Every August, a group of MIT student counselors and young campers make their way into the mountains of New Hampshire for a fun-filled week of summer camp. But Camp Kesem—kesem is Hebrew for “magic”—stands out among the rest. It’s the only camp in the nation dedicated to supporting children whose parents have or have battled cancer. With such a moving mission, it’s no wonder the MIT students involved consider Camp Kesem to be one of the most important facets of their college career. “We’re all there to support each other and have that love, no matter what the kids have gone through in the past,” said Lily “Noodles” Zhang ‘17, co-director. “I think that’s also what makes our community so unique and special.”
MIT’s chapter of Camp Kesem is among the oldest in the nation, entering its eleventh year this summer. Campers, who range from ages six to sixteen, attend free of charge, funded entirely by donations collected throughout the year. In order to make this year’s camp program the biggest yet, Camp Kesem aims to send 200 children and counselors to camp—far more than the thirty-one campers and counselors who attended in their inaugural year. Their most prominent fundraising event is the annual Make the Magic Gala, held this year on March 23. Because of their camp attendance goal for 2017, this year’s gala was the most large-scale gala they’ve held, moving into the spacious venue of the MIT Media Lab’s sixth floor. Fueled by hors d’oeuvres and beverages, a mix of guests including campers and their families, camp counselors, and donors mingled before enjoying a seated banquet dinner.
The gala featured two prominent guest speakers, both of whom are members of the MIT community. Corrie Painter, PhD., an associate director of operations and scientific outreach at the Broad Institute, spoke first. A survivor of angiosarcoma and a crucial pioneer in research of the disease, Painter herself has sent her two daughters to the MIT chapter of Camp Kesem for the past two years. “The things that matter are the private moments with my family, with my kids, and the memories I’ve been able to have with them as a result of Camp Kesem,” she said before elaborating on her daughters’ very first experience at camp and their reluctance to go home after such a memorable week.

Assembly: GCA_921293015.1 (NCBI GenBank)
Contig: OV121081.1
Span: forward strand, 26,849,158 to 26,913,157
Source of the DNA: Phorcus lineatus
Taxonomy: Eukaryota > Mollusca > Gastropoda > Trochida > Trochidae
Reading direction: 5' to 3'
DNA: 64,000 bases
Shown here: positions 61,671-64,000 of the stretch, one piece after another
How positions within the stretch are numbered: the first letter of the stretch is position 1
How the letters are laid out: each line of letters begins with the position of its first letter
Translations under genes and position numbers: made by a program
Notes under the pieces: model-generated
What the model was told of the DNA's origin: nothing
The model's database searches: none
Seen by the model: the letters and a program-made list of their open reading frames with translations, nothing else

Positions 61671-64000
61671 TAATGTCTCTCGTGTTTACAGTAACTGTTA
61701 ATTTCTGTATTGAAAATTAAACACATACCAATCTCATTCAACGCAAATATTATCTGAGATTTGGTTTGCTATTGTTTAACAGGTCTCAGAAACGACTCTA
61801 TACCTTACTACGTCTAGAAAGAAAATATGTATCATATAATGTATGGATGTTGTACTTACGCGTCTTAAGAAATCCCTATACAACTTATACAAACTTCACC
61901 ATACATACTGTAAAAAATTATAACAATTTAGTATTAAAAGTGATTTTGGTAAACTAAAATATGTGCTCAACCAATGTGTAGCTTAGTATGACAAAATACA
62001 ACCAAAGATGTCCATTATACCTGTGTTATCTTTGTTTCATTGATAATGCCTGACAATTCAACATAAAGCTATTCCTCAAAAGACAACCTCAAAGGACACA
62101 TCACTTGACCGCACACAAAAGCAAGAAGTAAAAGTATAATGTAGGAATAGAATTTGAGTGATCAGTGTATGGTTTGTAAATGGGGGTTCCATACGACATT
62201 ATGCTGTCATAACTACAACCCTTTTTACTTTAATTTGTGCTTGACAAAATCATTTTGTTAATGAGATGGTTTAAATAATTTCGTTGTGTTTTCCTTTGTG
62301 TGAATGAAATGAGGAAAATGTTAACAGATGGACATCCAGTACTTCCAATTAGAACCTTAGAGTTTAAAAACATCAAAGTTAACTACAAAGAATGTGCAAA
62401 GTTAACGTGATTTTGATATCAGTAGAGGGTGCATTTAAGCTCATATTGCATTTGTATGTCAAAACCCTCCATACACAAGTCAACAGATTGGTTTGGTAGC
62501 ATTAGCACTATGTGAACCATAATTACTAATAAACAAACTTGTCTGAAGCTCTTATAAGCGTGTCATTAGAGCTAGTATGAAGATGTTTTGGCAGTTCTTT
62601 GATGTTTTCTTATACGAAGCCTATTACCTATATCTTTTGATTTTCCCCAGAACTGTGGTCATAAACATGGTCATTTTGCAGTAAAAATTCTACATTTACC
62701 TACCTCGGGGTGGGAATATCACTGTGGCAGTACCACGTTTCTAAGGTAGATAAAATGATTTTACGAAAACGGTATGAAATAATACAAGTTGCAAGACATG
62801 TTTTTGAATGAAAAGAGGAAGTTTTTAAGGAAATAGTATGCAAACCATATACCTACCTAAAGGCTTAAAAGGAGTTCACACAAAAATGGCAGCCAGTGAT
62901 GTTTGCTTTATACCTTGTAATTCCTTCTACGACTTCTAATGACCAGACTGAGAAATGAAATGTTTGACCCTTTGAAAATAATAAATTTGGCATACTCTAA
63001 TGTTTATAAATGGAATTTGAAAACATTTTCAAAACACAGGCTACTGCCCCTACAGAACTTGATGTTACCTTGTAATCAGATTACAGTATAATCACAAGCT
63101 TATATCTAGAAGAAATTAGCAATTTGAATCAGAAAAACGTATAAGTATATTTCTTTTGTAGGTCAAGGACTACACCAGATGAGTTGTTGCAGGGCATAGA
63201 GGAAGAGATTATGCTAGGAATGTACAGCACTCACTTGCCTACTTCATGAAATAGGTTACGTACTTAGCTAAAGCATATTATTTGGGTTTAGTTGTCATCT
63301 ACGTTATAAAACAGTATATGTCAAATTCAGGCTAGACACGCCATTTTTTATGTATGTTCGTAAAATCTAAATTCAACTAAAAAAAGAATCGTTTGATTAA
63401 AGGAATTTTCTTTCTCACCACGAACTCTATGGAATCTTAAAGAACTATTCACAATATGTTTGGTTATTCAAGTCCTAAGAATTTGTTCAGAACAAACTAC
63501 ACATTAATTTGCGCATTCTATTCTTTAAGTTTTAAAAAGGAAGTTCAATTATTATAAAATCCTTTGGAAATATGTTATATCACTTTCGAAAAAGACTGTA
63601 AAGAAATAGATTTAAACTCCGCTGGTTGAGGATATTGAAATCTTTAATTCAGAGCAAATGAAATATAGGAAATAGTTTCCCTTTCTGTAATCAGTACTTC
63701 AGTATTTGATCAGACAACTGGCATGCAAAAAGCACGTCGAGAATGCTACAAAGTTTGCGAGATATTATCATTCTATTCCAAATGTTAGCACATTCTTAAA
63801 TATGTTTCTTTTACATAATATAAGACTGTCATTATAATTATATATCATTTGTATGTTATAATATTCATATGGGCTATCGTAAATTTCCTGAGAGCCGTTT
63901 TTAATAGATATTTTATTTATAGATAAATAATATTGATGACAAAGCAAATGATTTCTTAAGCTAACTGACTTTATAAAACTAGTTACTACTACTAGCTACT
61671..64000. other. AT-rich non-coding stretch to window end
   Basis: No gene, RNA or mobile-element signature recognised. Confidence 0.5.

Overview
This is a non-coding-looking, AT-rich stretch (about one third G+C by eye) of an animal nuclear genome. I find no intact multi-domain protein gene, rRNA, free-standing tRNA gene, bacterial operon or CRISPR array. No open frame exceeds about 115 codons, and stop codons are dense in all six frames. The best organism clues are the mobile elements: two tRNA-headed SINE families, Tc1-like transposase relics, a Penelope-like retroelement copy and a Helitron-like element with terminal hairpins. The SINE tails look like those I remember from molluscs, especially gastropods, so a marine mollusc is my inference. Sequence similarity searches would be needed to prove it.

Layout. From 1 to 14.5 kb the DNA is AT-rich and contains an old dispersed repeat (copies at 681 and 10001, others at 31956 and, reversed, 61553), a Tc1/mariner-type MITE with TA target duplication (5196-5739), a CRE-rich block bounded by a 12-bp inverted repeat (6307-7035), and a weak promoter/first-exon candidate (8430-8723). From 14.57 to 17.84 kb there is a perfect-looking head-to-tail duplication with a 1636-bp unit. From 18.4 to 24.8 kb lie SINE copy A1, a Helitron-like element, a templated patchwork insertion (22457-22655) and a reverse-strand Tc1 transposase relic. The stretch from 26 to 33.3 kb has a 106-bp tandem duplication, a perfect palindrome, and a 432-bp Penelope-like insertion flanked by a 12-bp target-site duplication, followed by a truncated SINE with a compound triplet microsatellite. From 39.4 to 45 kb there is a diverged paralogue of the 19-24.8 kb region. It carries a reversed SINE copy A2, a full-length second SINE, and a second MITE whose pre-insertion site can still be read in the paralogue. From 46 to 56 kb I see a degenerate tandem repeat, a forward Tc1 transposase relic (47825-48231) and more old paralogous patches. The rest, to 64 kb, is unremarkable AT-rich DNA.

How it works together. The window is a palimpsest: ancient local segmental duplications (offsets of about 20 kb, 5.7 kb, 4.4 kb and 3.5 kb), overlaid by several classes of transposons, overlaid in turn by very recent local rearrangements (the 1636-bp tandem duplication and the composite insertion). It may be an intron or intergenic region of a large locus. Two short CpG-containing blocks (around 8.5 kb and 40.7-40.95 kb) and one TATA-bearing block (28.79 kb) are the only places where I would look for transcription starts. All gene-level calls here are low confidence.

Make the Magic’s second speaker, Cole Legg ‘20—known to campers and counselors by his camp name “Zay”—went to Camp Kesem for six summers with his two brothers, “YD” and “Leggo.” His experience at camp greatly shaped his life as he dealt with his mother’s cancer, and he cited “Empowerment”—a camp tradition of sharing personal experiences with parents' cancer—as a crucial factor in forming the family atmosphere of Camp Kesem. “I don’t think it is possible for me to sum [it] up any better than YD did when he spoke at Make the Magic as a camper three years ago,” Legg explained. “He said, ‘Even though the people may change, the magic stays the same.’”
Following the speaker portion of the event, the group held a paddle raise, in which donors were invited to contribute in three tiers of pledges. In less than thirty minutes, Make the Magic raised nearly $45,000—over 30 percent of their fundraising goal for the year, and far exceeding their goal for the night. “I can’t even begin to express how thankful we are for everyone who attended to support us, and all the love that everyone showed,” said Zhang. All contributions, made possible through Make the Magic as well as several other fundraising efforts conducted throughout the year, will fund two weeks of Camp Kesem this August.
“To see all the kids and counselors support one another and grow from these experiences is. . .like the highlight of my year,” said Matt “Buzz” Wu ‘19, Make the Magic coordinator. “It’s the reason that I keep coming back, it’s the reason I keep looking to do more for this organization, because it’s an intangible thing that really isn’t found anywhere else.”
Written by Isabella Dionne, video by Stephanie Tran.
Have a question about this article?
Contact the Division of Student Life's Communications Office
On Sunday, April 15, the MIT Arab Students’ Organization (ASO) held its first Arab Science and Technology conference, where leaders and innovators from across the globe gathered to discuss issues relating to education, technology and entrepreneurship in the MENA region.
On a quiet Sunday afternoon, unsuspecting MIT community members strolled down Vassar Street by Simmons Hall. As they looked into its dining hall windows, it was not snacking students they saw, but rather a crowd dressed in pastel tutus, feather boas, and propeller hats.